This summer has been a particularly good one for the Chesapeake’s bottom grasses. Abundant and extensive, the underwater meadows are thriving this year, which is a good thing for the scores of species that seek shelter and food in the tangled masses.
Fish school around and through the patches of this “submerged aquatic vegetation” or SAV for short, and larger fish and crabs follow, snapping up the smaller species for dinner.
Widgeon grass in particular has seen a remarkable resurgence this year, and has largely contributed to the overall 27% increase in Bay grasses between 2014-15. Widgeon grass (photo above) has long, delicate leaf tendrils, and blooms in midsummer on thin white stalks. It’s great for vulnerable soft crabs, which hide in its shelter when shedding their shells until they’ve hardened up again. Widgeon grass is also excellent food for migratory waterfowl, which feast on billfulls of the tender grass strands. Scientists are unsure of why the widgeon grass has prospered this year— it’s a species that has irregular ‘boom or bust’ cycles, appearing and disappearing with little cause. But the expansion of the widgeon grass is a welcome sight, no matter the reason, and its presence benefits finned, clawed, and two-legged Chesapeake residents alike.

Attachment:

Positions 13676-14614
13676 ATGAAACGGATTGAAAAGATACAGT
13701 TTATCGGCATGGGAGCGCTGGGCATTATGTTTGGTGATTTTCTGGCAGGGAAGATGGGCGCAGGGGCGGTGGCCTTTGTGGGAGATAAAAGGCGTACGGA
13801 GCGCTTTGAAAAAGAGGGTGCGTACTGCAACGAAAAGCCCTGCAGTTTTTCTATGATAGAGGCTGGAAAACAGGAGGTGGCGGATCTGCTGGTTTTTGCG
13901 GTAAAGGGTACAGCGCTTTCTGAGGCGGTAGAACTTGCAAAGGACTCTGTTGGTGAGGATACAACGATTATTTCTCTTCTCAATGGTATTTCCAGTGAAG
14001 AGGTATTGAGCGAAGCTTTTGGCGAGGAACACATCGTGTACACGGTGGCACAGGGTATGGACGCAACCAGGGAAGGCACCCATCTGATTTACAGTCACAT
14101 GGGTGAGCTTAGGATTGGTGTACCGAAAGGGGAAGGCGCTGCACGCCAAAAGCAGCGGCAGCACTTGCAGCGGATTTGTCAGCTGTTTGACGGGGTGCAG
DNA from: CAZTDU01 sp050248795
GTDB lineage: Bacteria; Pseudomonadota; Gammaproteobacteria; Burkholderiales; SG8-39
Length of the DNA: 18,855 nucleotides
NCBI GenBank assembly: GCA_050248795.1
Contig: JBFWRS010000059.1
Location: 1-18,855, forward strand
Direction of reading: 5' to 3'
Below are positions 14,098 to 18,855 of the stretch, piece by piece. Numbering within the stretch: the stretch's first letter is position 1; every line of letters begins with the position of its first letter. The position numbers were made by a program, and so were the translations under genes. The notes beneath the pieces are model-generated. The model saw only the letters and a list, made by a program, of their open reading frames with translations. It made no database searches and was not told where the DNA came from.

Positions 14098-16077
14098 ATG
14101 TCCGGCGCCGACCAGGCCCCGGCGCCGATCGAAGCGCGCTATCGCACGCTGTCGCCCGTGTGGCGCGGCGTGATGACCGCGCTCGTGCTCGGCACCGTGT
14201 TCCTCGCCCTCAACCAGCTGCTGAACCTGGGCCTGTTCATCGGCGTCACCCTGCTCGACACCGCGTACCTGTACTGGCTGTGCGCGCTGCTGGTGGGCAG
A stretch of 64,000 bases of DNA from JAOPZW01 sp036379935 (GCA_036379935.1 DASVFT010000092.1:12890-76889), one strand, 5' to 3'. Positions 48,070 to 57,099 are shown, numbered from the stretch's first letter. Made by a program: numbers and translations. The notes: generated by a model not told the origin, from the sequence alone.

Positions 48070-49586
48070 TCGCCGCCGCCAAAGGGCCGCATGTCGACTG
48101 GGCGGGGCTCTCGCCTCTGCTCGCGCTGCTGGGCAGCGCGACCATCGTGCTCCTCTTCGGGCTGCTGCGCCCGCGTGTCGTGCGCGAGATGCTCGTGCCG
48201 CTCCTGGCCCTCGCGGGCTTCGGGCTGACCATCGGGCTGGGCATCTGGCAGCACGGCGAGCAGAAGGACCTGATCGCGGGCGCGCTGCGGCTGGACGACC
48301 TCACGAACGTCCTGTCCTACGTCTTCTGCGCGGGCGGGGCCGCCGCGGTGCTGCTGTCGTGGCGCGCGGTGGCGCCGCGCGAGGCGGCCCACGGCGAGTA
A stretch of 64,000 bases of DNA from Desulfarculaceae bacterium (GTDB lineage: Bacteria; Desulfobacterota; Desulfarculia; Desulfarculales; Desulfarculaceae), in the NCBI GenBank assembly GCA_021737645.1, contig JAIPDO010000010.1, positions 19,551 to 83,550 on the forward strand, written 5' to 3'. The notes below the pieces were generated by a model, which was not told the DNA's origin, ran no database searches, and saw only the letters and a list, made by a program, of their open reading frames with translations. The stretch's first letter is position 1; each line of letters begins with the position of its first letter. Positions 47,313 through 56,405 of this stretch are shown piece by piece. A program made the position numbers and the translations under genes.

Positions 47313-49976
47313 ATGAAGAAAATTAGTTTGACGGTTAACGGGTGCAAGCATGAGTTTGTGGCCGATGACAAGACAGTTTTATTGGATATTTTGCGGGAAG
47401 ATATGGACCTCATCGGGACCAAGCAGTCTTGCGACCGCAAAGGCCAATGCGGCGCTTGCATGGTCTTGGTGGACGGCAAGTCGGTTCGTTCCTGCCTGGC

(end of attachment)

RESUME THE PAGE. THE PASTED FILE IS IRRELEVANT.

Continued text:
Mixed in with the widegon grasses are other species, and not all are native to the Chesapeake Bay. The Eurasian watermilfoil in the photo above is the most frequently-spotted example. With whorls of feathery leaves on long stems, watermilfoil creates dense clumps in slow-moving waterways. Accidentally introduced to the Bay in the early 20th century, it has proliferated and then attenuated several times in the last century. Although non-native, watermilfoil is not all bad. It provides habitat to Bay organisms, slows water flow and allows sediment to settle, contributes oxygen to the water, and thrives in places too muddy for native grasses.
The incredible abundance of Bay grasses this year is good for more than just crabs and fish. Grass beds provide prime crabbing and fishing spots, and within them, the water is often so clear and calm that one of the oldest and rarest of crabbing techniques is possible- the dipnet method. Armed with a dipnet, a bucket, and some luck, waders in the widgeon grasses slowly pass back and forth, searching for the elusive flash of brilliant blue claws. A cry of a triumphant, “I got one, Dad!” is the soundtrack to crabbing by dipnet, as families work together to fill a bushel basket for dinner.
It seems like time travel, back to a Bay 50 or 100 years ago, when crystalline shallows were an everyday sight and the Chesapeake’s bottom grasses were perennially verdant. Today, when so much is troubling about the Chesapeake’s environment, it is a remarkable if fleeting change of course. Bay grasses, for this year at least, mean clearer water, fatter geese, and abundant crab feasts— and the chance, for a little while, to see the Chesapeake your grandfather might have recognized.
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